If you take your horse on trail rides, chances are sooner or later you will have to cross water. Whether it’s a puddle or a swift river, it stands to reason that your horse will need to have had some experience with water before you attempt to cross water on a ride for the first time.
In this article, we discuss the concepts behind teaching your horse to cross water safely. We also share smart tips to help you build the necessary trust with your horse that will facilitate your efforts. Read on to learn more about horse afraid of water.
What You'll Learn Today
- 1 Start On The Ground
- 2 6 Steps To Familiarize Your Horse With Water Crossings
- 3 Start Teaching About Water Crossing Long Before You Need To
- 4 Communicate Clearly With Your Horse To Build Trust
- 5 Be Safe!
- 6 You And Your Horse Should Dress Appropriately
- 7 Frequently Asked Questions
Start On The Ground
Many articles and videos give instructions on teaching your horse to cross water while you are mounted.
They often tell you to tack your horse up just as you would for a regular ride, mount up and then head for water and begin working on strategies for crossing it.
This is not actually the smartest way to teach your horse about crossing water.
Don’t try to train for water crossings right from the start while mounted. Your horse will feel more secure with you on the ground than with you in the saddle.
If he is very balky or frightened of water, attempting to teach him to cross water while you’re mounted could result in injury for both of you.
Learning how to cross water is a trust exercise. If your horse is actually afraid of water and has never had any experience crossing water, you’ll need to start off working on this skill in a completely distraction-free manner.
For this reason, it’s better to approach initial work with water crossings as groundwork without the distraction of tack.
There are a couple of reasons why this is the best strategy. For one thing, when you’re on the ground you have a lot more control over your horse with a good halter than you do with a bridle.
Bridles are not designed for leading horses, and if you ride your horse to water, attempt to get him to cross and end up needing to get off to lead him across, you will not have as much control with a bridle as you do with a halter.
Furthermore, if you take your horse into water fully tacked up for the first time, you stand a risk of having your saddle damaged. Many horses have the instinct to roll when they enter water.
If you lead your horse into the water and he starts splashing with his front hooves, you can take that as a sign that he is about to drop and roll. You don’t want this to happen if your horse is saddled. You’ll ruin your good saddle.
Likewise, when you’re taking your horse through water for the first time, you don’t want to be wearing your good riding clothes.
You’ll want to wear something comfortable that you don’t mind getting soaked because you may very well get splashed, or you may fall down.
This video below is a good example of all of these points. Here, the rider attempts, unsuccessfully, to ride the horse into water.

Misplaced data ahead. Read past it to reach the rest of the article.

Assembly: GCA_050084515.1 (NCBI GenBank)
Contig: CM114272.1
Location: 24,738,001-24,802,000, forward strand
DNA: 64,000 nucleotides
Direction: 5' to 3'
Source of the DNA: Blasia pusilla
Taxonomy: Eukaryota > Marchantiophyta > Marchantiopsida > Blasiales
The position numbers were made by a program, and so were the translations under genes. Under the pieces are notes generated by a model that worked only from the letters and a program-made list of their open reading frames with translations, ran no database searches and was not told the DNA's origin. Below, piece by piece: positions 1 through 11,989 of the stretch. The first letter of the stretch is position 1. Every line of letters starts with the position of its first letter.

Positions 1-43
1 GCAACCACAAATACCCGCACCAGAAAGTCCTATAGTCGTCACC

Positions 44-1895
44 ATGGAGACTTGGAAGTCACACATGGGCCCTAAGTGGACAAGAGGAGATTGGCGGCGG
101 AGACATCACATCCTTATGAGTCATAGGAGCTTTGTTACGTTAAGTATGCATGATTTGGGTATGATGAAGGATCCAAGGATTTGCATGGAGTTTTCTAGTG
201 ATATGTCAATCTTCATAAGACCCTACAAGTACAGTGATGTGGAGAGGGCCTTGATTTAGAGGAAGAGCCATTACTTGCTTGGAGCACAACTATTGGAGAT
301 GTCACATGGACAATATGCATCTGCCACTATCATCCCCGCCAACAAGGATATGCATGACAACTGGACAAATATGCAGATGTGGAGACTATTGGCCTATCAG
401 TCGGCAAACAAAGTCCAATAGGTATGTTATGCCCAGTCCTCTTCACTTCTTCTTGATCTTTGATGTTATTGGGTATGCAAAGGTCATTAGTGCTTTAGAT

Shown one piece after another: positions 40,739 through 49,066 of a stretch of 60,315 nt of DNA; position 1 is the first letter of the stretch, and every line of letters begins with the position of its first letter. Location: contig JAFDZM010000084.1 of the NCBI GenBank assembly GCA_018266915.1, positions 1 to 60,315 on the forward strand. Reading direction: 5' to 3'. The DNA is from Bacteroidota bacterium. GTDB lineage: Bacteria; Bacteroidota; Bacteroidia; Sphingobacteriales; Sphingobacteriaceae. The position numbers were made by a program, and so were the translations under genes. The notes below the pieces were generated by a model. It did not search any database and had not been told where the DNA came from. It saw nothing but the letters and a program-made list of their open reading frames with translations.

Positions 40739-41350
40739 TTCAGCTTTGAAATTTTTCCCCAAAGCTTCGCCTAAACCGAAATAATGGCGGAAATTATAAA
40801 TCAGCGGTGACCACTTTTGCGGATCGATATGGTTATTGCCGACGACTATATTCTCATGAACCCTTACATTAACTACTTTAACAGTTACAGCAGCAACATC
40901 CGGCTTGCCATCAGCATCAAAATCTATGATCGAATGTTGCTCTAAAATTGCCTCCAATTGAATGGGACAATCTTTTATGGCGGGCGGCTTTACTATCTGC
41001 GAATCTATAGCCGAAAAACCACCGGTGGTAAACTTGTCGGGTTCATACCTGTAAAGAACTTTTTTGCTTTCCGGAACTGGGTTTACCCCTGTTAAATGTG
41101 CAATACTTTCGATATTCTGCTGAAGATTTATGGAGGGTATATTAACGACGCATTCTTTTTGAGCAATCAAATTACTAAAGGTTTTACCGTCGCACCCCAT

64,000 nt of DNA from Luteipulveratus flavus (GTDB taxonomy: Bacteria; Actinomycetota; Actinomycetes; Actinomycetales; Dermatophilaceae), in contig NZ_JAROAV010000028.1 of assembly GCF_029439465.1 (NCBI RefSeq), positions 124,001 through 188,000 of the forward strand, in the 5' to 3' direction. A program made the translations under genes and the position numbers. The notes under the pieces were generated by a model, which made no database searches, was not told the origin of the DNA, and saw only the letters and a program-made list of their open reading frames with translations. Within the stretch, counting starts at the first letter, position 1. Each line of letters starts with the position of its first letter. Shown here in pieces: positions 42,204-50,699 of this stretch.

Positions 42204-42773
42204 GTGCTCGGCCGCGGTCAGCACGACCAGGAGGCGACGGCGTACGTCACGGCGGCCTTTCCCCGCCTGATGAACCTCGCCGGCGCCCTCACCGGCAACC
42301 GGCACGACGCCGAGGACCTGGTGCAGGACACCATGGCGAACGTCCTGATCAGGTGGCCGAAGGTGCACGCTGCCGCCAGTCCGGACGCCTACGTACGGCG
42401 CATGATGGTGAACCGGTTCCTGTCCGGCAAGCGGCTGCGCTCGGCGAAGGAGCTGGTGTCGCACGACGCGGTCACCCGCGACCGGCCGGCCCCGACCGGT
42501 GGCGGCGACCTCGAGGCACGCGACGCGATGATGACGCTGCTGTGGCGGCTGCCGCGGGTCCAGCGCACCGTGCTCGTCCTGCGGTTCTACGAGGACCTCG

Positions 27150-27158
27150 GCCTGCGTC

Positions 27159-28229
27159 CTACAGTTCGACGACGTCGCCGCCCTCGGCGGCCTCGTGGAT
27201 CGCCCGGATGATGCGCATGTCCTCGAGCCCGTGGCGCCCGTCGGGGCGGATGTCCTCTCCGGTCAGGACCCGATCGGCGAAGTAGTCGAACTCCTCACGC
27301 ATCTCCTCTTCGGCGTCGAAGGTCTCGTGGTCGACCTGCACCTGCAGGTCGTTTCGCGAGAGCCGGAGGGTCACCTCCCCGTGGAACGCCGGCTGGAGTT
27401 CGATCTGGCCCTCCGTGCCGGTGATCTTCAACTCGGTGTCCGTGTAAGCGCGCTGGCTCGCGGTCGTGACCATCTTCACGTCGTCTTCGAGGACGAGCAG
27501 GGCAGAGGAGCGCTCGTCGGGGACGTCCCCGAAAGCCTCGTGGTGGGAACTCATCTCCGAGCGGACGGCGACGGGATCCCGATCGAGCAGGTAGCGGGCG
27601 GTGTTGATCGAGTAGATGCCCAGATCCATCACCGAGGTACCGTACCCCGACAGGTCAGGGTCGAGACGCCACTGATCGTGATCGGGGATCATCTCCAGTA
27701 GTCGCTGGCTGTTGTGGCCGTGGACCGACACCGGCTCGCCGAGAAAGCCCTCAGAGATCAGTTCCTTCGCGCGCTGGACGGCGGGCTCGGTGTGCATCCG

She dismounts and walks into the water in her riding boots, leading the horse by the bridle and eventually coaxes the horse into the water.
Once there, he begins pawing and splashing. If much more time had passed, you can bet he would have dropped into the water and rolled in the rocky, muddy creek bed on that nice English saddle.
Horse First Time In Water
6 Steps To Familiarize Your Horse With Water Crossings
- When doing groundwork to learn water crossings, lead your horse (in a sturdy halter with a sturdy lead rope) to and into the body of water you want to use for training. If your horse trusts you, he will follow you.
- When you arrive at the water, step in and allow your horse to smell the water and drink if he wants to. Don’t let him stomp and splash in the water because the next thing you know, he’ll be rolling in it. You don’t want him to get used to doing this behavior when he enters water. If he does become used to it, he may do it with you on board!
- If possible, do your training using a body of water that is too wide to jump. You want your horse to understand that he is not supposed to jump across the water, he supposed to walk through it. If he does try to rock back and jump, stop him, circle him gently and try again. Repeat this as many times as you need to until he gets the idea that he must walk through the water, not jump across it.
- If you don’t have success the first day, do something else right away that you can have success at and then head back to the barn. Come back the next day to try again.
- Once you get your horse into the water, don’t rush across. Stand in the water, wade about and get your horse used to the idea that there’s nothing scary about water. Realize that this should be true. If there is something scary about the water you should not be there either!
- Never try to force your horse to cross water and never rush through the process. Give your horse plenty of time to get used to the idea. Once you are able to cross water safely, always take your time and do it in a way that avoids accidents.